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Old 02-22-2010, 10:15 AM   #1
Gins
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A general question


Hi everybody

I haven't been here for a long time. Today I have a question.

Someone told me the hard drives don't spin when you are away from the computer for more than 20 or 30 minutes.
It was my understanding that the hard drives spins when the power is on whether you are away from the computer.

Is this true in Linux? I run Mandriva most of the time nowadays. Sometimes I run Ubuntu too.
I think Windows has a built in sleep mode.

Nowadays I run Mandriva most of the time.
Your thoughts are welcome.
 
Old 02-22-2010, 10:32 AM   #2
rweaver
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It depends no your power settings, hard drives can be made to 'spin down' after a certain amount of inactivity.
 
Old 02-22-2010, 10:35 AM   #3
Gins
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Thanks for the reply.
How do I change the power settings in order to achieve the sleeping mode?
 
Old 02-22-2010, 01:29 PM   #4
DavidMcCann
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Look at the menu entry System - Preferences - System - Power management.
 
Old 02-23-2010, 10:06 AM   #5
Gins
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Thanks David
Do you think default settings have ample scope for the power saving or rather to put the system into sleeping mode when you are away for a long time?
 
Old 02-23-2010, 10:15 AM   #6
rweaver
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The default settings are pretty fair usually. I'm personally not a fan of having my drives spin down.
 
Old 02-24-2010, 12:32 PM   #7
Gins
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Our friend rweaver says he doesn't care about shutting down the rotation of the hard drives when he is away from the computers for a long time.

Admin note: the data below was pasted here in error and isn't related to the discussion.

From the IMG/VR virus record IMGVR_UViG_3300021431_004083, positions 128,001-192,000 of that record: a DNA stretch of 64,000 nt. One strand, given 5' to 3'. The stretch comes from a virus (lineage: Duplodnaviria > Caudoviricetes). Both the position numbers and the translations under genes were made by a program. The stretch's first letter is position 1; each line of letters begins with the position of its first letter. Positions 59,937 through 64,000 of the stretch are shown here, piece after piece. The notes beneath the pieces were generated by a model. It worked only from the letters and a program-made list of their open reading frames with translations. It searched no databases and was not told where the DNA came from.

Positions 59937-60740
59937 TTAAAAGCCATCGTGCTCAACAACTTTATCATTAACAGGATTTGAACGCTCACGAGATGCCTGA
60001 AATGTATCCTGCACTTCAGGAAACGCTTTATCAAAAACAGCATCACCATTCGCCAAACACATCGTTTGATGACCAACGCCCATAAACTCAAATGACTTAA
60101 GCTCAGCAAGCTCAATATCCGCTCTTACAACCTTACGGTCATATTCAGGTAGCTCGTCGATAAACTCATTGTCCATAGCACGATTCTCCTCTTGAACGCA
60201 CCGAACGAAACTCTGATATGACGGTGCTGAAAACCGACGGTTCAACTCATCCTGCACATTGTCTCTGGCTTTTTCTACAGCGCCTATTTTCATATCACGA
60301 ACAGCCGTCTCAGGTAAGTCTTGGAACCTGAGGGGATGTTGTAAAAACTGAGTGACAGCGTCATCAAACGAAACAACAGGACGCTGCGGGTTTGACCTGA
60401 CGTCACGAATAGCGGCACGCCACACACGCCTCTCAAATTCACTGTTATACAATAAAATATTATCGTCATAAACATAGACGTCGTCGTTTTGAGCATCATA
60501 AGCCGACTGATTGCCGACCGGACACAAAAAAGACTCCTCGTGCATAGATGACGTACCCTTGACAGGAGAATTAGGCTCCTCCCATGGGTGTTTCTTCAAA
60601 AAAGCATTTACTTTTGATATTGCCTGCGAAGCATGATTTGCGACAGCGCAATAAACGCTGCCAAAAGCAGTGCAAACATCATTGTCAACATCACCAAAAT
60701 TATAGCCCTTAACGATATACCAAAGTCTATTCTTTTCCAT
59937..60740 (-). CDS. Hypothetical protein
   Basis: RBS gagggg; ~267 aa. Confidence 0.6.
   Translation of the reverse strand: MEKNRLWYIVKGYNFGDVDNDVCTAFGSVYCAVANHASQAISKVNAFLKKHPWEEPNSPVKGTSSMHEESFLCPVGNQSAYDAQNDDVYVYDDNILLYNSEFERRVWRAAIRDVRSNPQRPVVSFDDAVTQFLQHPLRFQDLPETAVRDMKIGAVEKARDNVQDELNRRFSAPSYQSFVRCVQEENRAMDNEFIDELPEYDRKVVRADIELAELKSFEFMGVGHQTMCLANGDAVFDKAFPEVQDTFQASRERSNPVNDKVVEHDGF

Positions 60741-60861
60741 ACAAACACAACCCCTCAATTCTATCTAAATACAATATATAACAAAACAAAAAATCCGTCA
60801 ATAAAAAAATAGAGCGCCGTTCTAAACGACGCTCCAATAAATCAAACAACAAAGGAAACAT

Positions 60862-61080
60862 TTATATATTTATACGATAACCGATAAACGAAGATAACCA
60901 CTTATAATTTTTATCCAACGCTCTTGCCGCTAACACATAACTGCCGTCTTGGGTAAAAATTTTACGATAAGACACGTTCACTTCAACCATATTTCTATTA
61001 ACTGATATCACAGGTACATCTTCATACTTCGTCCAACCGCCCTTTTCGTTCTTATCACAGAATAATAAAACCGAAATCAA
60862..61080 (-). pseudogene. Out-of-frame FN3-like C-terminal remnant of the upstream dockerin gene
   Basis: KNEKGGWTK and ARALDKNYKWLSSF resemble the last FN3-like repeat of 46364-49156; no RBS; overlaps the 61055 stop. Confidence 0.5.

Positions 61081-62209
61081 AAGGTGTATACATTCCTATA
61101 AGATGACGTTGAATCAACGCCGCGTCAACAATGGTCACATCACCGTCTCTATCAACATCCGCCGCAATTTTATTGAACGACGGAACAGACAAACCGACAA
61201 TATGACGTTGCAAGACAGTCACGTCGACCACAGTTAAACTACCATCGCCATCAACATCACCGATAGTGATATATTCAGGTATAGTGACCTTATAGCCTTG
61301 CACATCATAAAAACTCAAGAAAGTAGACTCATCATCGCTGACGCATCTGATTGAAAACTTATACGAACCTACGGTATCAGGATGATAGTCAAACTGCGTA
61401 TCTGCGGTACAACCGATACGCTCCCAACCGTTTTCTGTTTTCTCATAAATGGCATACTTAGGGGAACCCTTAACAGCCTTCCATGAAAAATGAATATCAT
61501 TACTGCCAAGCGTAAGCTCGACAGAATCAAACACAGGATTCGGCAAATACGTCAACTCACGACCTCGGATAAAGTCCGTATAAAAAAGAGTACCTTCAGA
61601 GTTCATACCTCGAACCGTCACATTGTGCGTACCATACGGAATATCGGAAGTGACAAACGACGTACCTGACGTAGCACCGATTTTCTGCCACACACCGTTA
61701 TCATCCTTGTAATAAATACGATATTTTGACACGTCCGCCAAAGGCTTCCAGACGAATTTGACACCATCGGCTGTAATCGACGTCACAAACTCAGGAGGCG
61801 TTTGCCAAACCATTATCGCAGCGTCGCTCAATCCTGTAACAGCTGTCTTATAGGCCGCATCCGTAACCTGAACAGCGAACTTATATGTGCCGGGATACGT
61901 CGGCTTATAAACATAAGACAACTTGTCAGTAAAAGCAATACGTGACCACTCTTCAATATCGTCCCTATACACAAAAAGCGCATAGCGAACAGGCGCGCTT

I think you increase the longevity of the hard drive by disallowing to rotate. Am I wrong here?
 
Old 02-24-2010, 01:05 PM   #8
ronlau9
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Quote:
Originally Posted by Gins View Post
Our friend rweaver says he doesn't care about shutting down the rotation of the hard drives when he is away from the computers for a long time.

I think you increase the longevity of the hard drive by disallowing to rotate. Am I wrong here?
Yes and No
It depend on the construction of you're drive and where it is made for.
 
Old 02-24-2010, 01:08 PM   #9
sohail0399
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HDD has its own controlle system. I worked on ATA interface, CPU doesnt read write data on the HDD like RAM, its communicates through HDD interface, which communicate to the HDD controller. HDD controller is responsible for reading and writting data and rotation of moters. All the data is read and write sector by sector. when there is need of read and write, CPU communicates through ATA interface, interface sets commands for reading writing operation, interface waits till busy system of HDD, after that it reads and writes complete sector. HDD moter works only for read and write opeartion on sectors and trackes and head.